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It's time to reduce the use of guesswork and stop rewarding employees based on their appearance.

Guest author, project engineer

It's time to reduce the use of guesswork and stop rewarding employees based on their appearance.

4/10/24, 7:00 AM

The challenge for subcontractor supervisors is to manage and monitor the efficiency of their own employees and ensure systematic progress.

The primary work areas for employees need to be specified, and roles allocated to each worker to proceed in a productive manner.

Based on the estimated or calculated workloads of each area, an appropriate number of workers can be allocated per site, and their progress monitored. When each workgroup has been allocated roughly the same-sized work areas in advance, the efficiency of workers' accomplishments can be evaluated on a broader scale.

"A few months ago, eight hours of HVAC duct installation were recorded in the timesheets by an employee, but we don't remember on which floor these tasks were done."

It is essential to know the exact dates when work commenced and ended in each area and to consider any employee absences during that period. With precise knowledge of the extent of work in each area, the duration of work in the area, and the exact number of work hours, the efficiency of the work and workers can be evaluated even retrospectively. This type of data can be used for more accurate cost, schedule, and efficiency calculations in the future. Additionally, with this information, the efficiency of each area's tasks can be compared, and the contributions of our own employees evaluated. This makes it easier to address underperforming workgroups and reward well-performing groups.

"We no longer remember these precise details afterward; no one thought to record them."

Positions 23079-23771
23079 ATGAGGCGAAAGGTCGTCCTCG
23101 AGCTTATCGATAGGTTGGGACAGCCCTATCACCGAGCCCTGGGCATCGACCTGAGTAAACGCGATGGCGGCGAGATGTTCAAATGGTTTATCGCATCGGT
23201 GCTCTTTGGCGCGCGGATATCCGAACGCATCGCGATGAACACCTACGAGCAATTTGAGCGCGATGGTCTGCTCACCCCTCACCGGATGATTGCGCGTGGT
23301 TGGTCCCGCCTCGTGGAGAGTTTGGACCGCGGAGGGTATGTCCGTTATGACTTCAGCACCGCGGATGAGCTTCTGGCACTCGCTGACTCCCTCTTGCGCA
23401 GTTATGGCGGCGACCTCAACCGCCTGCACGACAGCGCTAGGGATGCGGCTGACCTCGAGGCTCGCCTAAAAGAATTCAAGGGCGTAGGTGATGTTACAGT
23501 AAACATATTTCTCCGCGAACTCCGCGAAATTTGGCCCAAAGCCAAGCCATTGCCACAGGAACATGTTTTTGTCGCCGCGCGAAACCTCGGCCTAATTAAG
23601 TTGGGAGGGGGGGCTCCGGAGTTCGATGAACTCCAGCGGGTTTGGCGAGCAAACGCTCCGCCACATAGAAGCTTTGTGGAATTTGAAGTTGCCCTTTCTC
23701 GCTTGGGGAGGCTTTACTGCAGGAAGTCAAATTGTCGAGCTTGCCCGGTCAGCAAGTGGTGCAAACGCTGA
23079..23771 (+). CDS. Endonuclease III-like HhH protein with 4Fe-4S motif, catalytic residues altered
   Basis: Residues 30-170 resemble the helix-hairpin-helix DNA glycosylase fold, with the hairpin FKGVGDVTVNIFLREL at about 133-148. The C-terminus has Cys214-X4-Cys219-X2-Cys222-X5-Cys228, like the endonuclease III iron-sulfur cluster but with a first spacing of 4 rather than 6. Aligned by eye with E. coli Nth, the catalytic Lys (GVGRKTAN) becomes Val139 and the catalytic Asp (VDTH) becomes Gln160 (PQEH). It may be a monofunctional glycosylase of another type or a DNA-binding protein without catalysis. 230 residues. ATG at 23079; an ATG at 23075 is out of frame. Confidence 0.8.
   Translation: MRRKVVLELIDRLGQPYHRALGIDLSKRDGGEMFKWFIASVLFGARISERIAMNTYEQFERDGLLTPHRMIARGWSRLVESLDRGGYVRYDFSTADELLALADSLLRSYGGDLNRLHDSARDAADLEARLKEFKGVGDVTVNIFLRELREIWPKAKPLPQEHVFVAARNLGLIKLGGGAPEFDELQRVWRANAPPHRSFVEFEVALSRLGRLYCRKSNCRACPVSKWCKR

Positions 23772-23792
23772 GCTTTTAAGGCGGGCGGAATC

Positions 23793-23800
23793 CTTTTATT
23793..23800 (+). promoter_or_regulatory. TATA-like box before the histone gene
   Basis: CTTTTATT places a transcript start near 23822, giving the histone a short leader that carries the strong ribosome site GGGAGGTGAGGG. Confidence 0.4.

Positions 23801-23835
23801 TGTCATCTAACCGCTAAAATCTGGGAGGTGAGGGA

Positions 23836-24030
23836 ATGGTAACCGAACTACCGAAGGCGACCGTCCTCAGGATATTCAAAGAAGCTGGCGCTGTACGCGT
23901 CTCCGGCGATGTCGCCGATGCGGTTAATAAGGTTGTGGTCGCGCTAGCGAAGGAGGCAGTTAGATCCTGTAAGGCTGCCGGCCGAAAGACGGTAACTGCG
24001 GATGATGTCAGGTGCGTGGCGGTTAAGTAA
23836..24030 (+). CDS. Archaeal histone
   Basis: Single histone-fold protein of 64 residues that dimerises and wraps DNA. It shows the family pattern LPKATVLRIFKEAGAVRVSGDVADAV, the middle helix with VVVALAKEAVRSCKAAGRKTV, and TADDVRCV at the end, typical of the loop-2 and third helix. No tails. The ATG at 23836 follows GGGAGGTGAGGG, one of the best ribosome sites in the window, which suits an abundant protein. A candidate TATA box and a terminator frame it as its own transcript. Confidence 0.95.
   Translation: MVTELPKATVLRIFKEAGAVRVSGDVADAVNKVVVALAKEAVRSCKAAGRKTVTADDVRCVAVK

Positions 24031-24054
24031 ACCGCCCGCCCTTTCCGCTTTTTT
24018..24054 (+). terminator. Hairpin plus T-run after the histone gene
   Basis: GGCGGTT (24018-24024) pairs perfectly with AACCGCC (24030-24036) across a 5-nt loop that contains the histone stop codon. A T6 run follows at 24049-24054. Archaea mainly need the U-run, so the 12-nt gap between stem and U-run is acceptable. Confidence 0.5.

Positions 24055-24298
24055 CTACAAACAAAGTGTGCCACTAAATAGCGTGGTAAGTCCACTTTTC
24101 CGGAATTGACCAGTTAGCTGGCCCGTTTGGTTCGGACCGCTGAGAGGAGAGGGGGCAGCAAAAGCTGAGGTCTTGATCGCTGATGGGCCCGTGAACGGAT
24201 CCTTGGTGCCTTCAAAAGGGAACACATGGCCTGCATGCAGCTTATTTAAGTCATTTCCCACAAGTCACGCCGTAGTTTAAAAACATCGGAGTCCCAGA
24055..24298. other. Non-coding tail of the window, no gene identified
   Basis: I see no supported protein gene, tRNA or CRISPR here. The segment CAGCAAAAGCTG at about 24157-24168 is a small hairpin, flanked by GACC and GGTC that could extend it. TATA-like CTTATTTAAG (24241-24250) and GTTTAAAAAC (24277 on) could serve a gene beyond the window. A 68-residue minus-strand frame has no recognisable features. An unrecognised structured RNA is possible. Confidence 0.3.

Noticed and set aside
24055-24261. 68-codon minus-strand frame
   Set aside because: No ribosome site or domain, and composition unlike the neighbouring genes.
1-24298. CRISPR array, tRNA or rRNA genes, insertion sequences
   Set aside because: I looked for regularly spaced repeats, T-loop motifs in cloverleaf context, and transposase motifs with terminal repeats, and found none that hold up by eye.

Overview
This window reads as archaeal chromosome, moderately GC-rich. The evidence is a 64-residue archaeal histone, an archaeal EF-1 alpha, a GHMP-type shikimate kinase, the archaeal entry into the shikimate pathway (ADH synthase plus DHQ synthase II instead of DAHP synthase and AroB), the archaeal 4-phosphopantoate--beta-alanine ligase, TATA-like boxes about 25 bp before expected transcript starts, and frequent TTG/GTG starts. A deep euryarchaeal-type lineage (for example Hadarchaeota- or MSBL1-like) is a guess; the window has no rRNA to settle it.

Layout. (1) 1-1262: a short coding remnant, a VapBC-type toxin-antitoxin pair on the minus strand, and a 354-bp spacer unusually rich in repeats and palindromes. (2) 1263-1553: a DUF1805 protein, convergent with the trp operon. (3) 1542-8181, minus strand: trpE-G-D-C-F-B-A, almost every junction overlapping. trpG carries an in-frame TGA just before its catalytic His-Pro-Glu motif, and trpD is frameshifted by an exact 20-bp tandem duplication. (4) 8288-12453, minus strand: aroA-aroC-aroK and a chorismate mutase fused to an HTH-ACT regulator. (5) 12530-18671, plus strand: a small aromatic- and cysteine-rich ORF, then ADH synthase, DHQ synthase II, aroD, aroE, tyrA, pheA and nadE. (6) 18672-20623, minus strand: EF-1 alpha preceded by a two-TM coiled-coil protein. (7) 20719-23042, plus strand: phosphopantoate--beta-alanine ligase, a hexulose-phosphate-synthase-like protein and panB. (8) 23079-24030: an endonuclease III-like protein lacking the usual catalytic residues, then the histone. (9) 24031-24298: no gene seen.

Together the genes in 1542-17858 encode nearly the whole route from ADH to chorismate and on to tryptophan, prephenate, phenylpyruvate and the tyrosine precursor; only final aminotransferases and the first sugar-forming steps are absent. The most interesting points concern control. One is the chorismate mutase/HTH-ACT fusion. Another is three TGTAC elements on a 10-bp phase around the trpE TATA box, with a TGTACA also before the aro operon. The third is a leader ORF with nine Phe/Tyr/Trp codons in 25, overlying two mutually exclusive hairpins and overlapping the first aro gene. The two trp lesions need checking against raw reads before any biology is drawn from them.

In the rush of work, precise and detailed date information is often not recorded, and there is often only information about work hours at the site level or reliance on employees' own time entries. Without precise and critical information, accurate calculations of accomplishments are not possible, and estimates of costs, schedules, and the number of workers for subsequent projects are based on the total accomplishments and estimates of previous projects.

Now these problems have been solved with

The allocation and assignment of employees to work areas have been made even easier. The program accurately tracks employees' work hour entries and active tasks, providing precise information on the amount of work each worker has done in each area, as well as the total hours worked on entire tasks and areas. Additionally, based on entries and task completions, precise details are seen afterward on when work started and finished in each area. This allows us to respond to subsequent queries and demands with precise information.

When all these entries - work quantity, accomplishments, start and end dates, and area allocations - are available in the same system, efficiency and costs can be examined in more detail during and after the project. Intelligent tracking quickly reveals, for example, the total hours per work area, the precise work hours per worker per site, and comparisons of achievements.

With this information, future projects and tasks can be calculated and estimated more accurately, leading to winning more contracts.

It's time to reduce guesswork and stop rewarding employees based on appearance. The smoothest talker may not necessarily be among the most efficient workers and toughest performers.

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